Real World Wildlife Products is proud of the fact that we started and built this company using education as a marketing tool. When a consumer is educated about what to look for in a particular product they can quickly and easily pick out a quality product from one that is simply in a fancy package or promoted with a slick advertising campaign.
One of our first education projects more than a decade ago was teaching food-plotters to read a seed analysis tag. These tags are required by law and are the consumer’s window to see clearly what is in each seed bag or container. While this video below has been around a long time and we have continued to improve our Clover / Chicory Blend, the information is 100% true!
One of the items noted on a seed tag is “seed coating” which is sometimes listed as “inert matter”. So let’s discuss seed coating to learn more about it and see just what a seed consumer should be looking for when purchasing a seed product.
Let’s be very clear from the start that seed coating is a good thing. A very basic definition of seed coating is a material applied to the outside of a seed to improve germination rates and plant establishment. We could get deeper into the science of different seed coatings but this basic definition covers everything a food-plotter really needs to know.
So if seed coating is a “good thing” why should food plotters be overly concerned, either a seed is coated or it isn’t … right? Well, not quite. Seed coating actually costs less than actual seed so some companies have padded their profit margins by putting more seed coating than is needed on their seeds. In fact some companies are actually putting as much coating in their bags as seed. Their analysis labels clearly show this and lists seed coating at 50% of the weight in the bag. This means that if you buy a 8# bag of clover seed to plant 1 acre and that bag lists 50% seed coating, you are really only getting 4# of seed!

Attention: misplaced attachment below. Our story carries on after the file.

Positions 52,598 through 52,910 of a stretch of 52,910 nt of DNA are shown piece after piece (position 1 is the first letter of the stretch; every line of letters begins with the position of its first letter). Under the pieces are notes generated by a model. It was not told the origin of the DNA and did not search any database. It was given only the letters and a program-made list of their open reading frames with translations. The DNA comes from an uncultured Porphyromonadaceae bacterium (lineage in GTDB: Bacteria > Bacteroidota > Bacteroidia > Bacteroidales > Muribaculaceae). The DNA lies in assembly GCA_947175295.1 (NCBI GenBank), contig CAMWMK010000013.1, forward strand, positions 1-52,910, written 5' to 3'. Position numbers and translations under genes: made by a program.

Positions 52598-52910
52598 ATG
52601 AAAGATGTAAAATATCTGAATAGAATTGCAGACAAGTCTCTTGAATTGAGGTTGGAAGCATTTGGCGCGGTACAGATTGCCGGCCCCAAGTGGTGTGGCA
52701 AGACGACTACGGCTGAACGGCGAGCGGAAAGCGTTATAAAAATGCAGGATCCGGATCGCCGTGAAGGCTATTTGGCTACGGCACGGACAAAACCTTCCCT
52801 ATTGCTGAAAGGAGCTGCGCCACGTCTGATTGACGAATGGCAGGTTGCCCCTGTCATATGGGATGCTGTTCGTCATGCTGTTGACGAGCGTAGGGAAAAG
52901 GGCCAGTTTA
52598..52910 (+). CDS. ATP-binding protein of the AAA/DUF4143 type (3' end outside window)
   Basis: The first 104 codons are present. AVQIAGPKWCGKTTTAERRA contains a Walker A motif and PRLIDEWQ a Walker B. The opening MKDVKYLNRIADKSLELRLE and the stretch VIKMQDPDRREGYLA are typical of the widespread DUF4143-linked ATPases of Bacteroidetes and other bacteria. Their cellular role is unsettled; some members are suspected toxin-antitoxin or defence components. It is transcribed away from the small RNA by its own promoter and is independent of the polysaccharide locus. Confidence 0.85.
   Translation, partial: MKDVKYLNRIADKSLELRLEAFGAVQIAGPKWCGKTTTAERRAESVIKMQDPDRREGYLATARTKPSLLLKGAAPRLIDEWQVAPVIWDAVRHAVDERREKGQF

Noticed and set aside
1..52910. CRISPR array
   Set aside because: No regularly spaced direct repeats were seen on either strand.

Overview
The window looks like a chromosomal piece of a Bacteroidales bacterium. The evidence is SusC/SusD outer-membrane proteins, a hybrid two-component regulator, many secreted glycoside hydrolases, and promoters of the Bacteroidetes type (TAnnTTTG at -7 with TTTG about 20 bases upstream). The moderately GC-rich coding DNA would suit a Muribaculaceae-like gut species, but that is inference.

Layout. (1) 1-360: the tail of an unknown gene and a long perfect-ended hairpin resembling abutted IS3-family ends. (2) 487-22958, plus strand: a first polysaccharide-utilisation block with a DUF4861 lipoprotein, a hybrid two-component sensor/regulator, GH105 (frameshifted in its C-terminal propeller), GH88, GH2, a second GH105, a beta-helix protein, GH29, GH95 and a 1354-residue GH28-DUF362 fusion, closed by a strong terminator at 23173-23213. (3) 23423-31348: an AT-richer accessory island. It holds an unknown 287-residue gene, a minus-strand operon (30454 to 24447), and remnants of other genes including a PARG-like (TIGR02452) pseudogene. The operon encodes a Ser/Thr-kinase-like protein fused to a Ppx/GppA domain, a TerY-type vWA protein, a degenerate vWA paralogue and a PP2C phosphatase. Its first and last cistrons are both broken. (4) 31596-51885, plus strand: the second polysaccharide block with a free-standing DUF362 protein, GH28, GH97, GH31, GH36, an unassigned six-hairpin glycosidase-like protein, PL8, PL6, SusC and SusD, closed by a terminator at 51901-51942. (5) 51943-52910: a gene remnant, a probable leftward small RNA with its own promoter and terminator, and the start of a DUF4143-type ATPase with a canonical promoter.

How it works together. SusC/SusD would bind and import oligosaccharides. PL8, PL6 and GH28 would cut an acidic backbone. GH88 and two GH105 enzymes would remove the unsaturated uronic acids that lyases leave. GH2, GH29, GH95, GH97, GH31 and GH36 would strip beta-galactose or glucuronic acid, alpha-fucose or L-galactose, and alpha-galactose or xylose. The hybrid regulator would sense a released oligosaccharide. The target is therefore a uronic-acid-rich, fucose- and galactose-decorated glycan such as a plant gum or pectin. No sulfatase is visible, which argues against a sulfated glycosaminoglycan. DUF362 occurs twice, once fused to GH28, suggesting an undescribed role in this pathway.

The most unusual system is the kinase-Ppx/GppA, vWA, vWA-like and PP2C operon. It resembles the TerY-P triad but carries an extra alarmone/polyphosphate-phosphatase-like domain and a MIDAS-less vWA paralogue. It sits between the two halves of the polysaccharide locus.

So what is the “right” amount of coating that a consumer should look for? Research at Purdue University showed that coated seed produced an increase in germination rates and seedling survival of 12% versus uncoated seed from the same lot. So using this figure one can conclude that anything more than 12% seed coating (by weight) is not only non-beneficial but it will actually decrease the number of healthy plants one would expect to get from a pound of seed. For example let’s say 30% of a products weight is seed coating material and 70% is actually seed; the coating will result in an increase of 12% germination/live plants from that 70% seed; if instead of 30% seed coating that same product simply contained 30% more seed (no coating at all) it would actually result in more live plants than the coated seed.
The bottom line is very simple; seed coating is a good thing but more is not better. When you purchase seed products look closely at the analysis label and learn to read and understand everything it contains. If the product contains more than 12% seed coating you are likely paying for extra material that is much less expensive than seed itself and what you gain from buying coated seed will actually be lost because there is less seed in the bag.
Real World Wildlife Products remains dedicated to educating food-plotters to help them become more successful. When we started educating consumers on reading seed analysis labels 12 years ago no other company in the food-plot seed business was doing this. A number of smaller start-up seed companies have now followed Real Worlds lead.